). A door; denoting more especially the first entrance
to the house through which one entered from the street. This door was also called by the
, and by the Greeks θύρα αὐλεία,
, etc. The back-door was termed posticum, postica
in Greek, παράθυρος
, and κηπαία
). The doors of the inner apartments were called ostia
, and in Greek μέσαυλοι
, etc. A secret door was styled pseudothyrum
The complete doorway consisted of the four indispensable parts—threshold (limen
, βηλός, ὀυδὸς ὁδός
), lintel (iugumentum, limen superum
), and jambs (postes
). Vitruvius speaks of the jambs as antepagmenta.
For the hinges, see Cardo
door itself was called foris, valva
, and in Greek σανίς, κλισίας, θύρετρον
. It was regularly bivalve or double, and hence spoken
of in the plural.
The threshold was an object of reverence, and it was thought unlucky to tread on it with the
left foot. On this account the steps leading into a temple were of an uneven number, because
the worshipper, after placing his right foot on the bottom step, would then place the same
foot on the threshold also (Vitruv. iii. 4). The doors of Greek houses regularly opened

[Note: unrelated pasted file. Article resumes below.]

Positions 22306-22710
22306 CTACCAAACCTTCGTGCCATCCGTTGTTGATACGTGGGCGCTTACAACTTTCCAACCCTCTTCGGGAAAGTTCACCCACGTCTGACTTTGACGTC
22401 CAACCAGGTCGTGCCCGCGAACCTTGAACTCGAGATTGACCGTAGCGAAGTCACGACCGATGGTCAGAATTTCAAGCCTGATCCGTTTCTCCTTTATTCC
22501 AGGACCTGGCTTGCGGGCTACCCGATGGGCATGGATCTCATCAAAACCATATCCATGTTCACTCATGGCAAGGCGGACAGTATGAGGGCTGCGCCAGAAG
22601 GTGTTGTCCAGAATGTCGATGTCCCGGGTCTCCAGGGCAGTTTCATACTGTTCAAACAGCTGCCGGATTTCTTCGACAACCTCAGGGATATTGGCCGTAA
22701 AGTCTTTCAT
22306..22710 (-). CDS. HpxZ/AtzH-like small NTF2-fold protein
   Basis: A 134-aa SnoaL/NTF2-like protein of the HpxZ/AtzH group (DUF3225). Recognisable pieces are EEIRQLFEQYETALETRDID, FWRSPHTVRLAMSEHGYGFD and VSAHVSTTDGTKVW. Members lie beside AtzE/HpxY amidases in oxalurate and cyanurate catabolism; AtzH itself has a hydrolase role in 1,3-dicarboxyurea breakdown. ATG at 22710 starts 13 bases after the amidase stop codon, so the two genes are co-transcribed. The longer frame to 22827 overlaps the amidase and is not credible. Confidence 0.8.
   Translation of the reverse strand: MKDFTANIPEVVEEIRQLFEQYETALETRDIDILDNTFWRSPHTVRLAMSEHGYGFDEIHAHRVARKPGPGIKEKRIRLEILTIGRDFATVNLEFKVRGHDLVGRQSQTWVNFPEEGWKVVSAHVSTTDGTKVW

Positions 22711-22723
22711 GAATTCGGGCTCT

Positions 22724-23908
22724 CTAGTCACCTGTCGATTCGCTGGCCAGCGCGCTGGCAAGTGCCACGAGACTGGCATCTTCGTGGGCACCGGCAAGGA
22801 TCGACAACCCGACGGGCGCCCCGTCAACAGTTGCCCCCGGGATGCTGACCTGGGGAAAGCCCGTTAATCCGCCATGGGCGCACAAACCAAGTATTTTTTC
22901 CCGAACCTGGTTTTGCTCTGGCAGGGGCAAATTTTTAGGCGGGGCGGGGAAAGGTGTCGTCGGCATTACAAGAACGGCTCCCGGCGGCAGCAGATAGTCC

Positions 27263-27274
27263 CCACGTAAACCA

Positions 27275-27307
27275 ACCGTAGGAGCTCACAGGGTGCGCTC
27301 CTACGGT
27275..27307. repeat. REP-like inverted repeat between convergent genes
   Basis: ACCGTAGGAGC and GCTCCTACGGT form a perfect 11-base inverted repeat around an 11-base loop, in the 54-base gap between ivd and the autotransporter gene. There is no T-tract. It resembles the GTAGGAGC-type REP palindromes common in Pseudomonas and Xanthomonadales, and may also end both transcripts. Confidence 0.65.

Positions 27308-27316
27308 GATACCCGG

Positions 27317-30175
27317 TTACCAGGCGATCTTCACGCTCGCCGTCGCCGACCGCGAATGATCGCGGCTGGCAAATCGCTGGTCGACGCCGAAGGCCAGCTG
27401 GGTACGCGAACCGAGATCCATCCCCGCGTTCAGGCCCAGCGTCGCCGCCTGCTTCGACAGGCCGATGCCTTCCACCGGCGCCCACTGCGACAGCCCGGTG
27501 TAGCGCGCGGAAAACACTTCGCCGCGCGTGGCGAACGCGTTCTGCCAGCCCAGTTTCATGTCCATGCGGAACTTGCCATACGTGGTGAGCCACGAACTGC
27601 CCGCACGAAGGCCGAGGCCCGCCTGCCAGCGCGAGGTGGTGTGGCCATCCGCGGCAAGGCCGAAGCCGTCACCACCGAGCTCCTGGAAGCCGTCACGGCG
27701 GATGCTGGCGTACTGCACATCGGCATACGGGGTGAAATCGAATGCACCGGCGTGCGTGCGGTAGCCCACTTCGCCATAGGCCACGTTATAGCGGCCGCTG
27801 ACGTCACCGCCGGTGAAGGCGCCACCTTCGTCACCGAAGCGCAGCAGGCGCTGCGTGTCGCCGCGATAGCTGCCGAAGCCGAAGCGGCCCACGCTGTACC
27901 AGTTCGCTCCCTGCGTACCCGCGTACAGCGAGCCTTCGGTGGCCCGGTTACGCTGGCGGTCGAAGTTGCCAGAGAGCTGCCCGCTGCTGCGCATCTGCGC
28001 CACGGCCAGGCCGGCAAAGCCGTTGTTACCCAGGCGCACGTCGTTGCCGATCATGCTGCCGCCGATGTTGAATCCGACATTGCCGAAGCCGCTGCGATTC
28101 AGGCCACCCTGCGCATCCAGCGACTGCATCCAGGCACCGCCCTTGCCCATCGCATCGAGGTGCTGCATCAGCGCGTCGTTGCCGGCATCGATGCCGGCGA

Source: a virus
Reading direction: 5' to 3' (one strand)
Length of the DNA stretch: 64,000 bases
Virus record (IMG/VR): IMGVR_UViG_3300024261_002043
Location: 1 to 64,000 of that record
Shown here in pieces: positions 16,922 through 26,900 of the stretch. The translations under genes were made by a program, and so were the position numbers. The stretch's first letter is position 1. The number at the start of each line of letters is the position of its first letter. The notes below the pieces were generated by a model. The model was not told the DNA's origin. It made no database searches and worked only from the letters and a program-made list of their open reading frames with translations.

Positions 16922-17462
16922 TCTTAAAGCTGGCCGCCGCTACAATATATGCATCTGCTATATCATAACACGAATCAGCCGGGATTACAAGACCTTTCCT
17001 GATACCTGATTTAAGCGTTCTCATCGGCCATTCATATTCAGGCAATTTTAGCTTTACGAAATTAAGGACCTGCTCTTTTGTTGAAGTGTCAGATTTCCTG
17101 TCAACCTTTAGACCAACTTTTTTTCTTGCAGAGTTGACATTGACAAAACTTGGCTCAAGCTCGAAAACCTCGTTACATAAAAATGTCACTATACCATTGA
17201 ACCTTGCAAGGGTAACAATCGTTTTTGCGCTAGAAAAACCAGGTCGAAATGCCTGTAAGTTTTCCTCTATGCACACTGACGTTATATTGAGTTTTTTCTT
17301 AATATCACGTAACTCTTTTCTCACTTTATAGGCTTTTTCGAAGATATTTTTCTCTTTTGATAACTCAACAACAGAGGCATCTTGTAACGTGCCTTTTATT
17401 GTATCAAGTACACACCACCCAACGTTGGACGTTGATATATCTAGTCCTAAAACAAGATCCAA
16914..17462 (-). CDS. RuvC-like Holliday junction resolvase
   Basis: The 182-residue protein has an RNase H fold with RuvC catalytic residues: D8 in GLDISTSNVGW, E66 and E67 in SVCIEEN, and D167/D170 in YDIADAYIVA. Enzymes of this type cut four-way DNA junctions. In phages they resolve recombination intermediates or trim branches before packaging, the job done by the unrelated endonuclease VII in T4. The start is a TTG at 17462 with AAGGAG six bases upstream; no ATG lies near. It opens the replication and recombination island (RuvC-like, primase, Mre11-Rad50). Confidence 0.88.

inward, and of Roman houses always so, with the single exception of the house of M. Valerius
Publicola (Pliny , Pliny H. N. xxxvi. 112
who was exempted from the usual rule as a special honour.
As early as Homer we find mention of a contrivance for bolting or unbolting a door from the
Temple Door. (Roman bas-relief.)
which consisted in a leathern thong (ἱμάς
inserted through a hole in the door, and by means of a loop, ring, or hook (κλείς, κληΐς
), which was the origin of keys, capable of laying hold
of the bolt so as to move it in the manner required (Odyss.
i. 442; iv. 802).
The bolt by the progress of improvement was transformed into a lock, and the keys found at
Herculaneum and Pompeii and those attached to rings prove that among the Greeks and Romans the
art of the locksmith (κλειδοποιός
) approached very nearly to
its present state. See Clavis
By night the front door of the house was further secured by means of a wooden and sometimes
an iron bar (sera, repagula
placed across it, and inserted into sockets, on each side of the doorway. Hence it was
necessary to remove the bar in order to open the door (reserare
chamber doors were secured in the same manner (Heliodor. vi. 9); and here also, in case of
need, the bar was employed as a further security in addition to the two bolts (Eurip.
Orest. 1551, 1571
; Iph. Aul.
951). Where, as in the case of tyrants, midnight assassination was especially dreaded, we read
of a bedchamber secured with a portcullis (Plut. Arat.
). To fasten the door with the bolt was ianuae pessulum obdere
with the bar, ianuam obserare.
At Athens a jealous husband sometimes even
sealed the door of the women's apartment (Thesm.
1, 11). The door of a bedchamber was occasionally covered with a
). See Domus